A method of extracting a moving object boundary includes estimating an initial motion vector for an object whose motion is represented by a change in position between a target image and a reference image, estimating an initial vector for a background area over which the object appears to move, using the estimated vectors to find a first iteration of a dynamical model solution, and completing at least one subsequent iteration of the dynamical model solution so as to extract a boundary of the object.

Description

FIELD OF INVENTION

The invention is related to the field of video compression.

BACKGROUND

Moving object extraction methods are traditionally used in video compression techniques to extract a contour of a moving object in a video sequence. Traditional methods often explicitly introduce a model to extract the contour. These traditional methods can have significant problems such as discretization of the contour and difficulty controlling the length and curvature as the contour evolves.

For example, simple segmentation of a motion block can be performed to capture multiple moving objects so as to reduce the prediction error. This process can be achieved by using a quadtree segmentation of a block having a large prediction error into sub-blocks for improved motion estimation. The block having the large prediction error is typically quadtree segmented using a straight line model of the moving object's boundary.

Other approaches in motion segmentation rely on optical flow estimates or parametric (i.e., affine) motion models. These approaches have problems, such as occlusion effects, near object boundaries. Some degree of smoothness in the segmentation field, and hence in object boundaries, can be achieved using MAP/Bayesian methods, which include a prior probability term. These methods constrain the connectivity of the segmentation field without any explicitly coupled model to account for the object boundary and motion fields.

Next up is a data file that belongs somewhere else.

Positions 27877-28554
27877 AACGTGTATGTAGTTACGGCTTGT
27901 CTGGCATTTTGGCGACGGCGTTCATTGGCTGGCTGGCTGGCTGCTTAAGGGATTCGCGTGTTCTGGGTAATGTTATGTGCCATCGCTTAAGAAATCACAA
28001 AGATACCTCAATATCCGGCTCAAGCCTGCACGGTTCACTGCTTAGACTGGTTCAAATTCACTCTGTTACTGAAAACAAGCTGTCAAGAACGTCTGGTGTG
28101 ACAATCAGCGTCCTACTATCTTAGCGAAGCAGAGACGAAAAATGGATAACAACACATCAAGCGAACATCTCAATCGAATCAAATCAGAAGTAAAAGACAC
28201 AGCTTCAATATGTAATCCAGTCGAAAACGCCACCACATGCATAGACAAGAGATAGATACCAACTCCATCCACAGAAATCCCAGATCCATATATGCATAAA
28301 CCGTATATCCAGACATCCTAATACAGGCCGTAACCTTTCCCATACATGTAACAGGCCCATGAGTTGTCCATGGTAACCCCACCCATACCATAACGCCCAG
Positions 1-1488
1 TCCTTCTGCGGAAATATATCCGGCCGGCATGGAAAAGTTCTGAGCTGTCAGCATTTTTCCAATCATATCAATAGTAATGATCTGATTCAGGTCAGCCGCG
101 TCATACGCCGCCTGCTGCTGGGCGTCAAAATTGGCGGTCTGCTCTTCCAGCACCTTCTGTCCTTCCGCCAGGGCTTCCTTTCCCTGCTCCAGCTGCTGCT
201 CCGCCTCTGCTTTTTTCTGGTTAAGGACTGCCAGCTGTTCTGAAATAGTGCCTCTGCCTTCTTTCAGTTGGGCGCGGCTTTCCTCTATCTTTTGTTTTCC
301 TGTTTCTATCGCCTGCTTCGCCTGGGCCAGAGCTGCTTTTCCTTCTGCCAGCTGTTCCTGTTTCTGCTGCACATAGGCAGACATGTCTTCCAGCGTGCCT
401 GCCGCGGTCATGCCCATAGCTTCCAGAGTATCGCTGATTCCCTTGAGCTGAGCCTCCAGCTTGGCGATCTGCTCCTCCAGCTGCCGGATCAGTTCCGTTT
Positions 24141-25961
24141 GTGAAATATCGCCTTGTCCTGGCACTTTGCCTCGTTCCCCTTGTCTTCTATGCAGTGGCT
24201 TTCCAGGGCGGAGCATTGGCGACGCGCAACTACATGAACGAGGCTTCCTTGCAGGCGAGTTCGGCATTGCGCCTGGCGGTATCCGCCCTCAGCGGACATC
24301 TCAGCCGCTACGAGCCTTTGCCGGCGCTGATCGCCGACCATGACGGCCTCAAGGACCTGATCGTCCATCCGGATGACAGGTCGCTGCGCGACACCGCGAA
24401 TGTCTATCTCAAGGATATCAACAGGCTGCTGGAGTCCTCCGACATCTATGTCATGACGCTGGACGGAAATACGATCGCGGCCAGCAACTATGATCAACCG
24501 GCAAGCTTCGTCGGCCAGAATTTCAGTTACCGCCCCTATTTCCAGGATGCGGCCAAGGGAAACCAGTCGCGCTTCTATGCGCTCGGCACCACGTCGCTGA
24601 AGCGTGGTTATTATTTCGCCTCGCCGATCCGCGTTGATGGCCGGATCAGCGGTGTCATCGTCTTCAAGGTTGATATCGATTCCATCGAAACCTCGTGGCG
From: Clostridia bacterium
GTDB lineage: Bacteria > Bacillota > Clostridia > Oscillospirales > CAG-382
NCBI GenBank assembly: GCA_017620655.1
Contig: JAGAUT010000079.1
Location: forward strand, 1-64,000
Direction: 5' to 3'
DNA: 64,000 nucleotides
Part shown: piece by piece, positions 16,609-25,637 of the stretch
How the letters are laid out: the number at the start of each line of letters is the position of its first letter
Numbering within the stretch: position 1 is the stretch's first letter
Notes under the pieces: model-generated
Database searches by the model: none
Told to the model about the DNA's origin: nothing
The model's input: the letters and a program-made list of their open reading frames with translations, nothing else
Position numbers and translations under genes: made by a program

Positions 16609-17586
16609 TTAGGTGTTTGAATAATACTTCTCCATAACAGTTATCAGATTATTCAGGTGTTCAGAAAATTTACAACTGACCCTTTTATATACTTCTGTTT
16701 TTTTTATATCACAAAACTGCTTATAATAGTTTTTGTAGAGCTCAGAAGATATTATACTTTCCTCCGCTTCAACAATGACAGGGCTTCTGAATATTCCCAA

In some conventional approaches, a curvature evolution model is used to capture the moving object boundary. However, these approaches do not involve motion estimations, and they rely only on a temporal difference operator in the model for object boundary evolution.

There is a need for a moving object extraction method that performs a region competition so as to grow the object from an initial condition, and to reach a state that provides a balance among prediction error reduction, boundary stability (i.e., no holes in the object, and a smoothness to the contour), and a coupling to image features.

SUMMARY

A method of extracting a moving object boundary includes estimating an initial motion vector for an object whose motion is represented by a change in position between a target image and a reference image, estimating an initial vector for a background area over which the object appears to move, using the estimated vectors to find a first iteration of a dynamical model solution, and completing at least one subsequent iteration of the dynamical model solution so as to extract a boundary of the object.

BRIEF DESCRIPTION OF THE DRAWINGS

The present invention is illustrated by way of example and may be better understood by referring to the following description in conjunction with the accompanying drawings, in which:

FIG. 1 shows an example of a method of extracting a moving object boundary from a background region.

FIG. 2 shows an example of a boundary field that is grown with the dynamical model.

FIG. 3A shows examples of occlusions that can occur when using one reference image with the dynamical model, and FIGS. 3B, 3C and 3D show an example of avoiding an occlusion when using multiple reference images with the dynamical model.

FIG. 4 shows an example of a method for generating a hypothesis for the background motion field.

FIG. 5 shows an example of generating a hypothesis for the object motion field.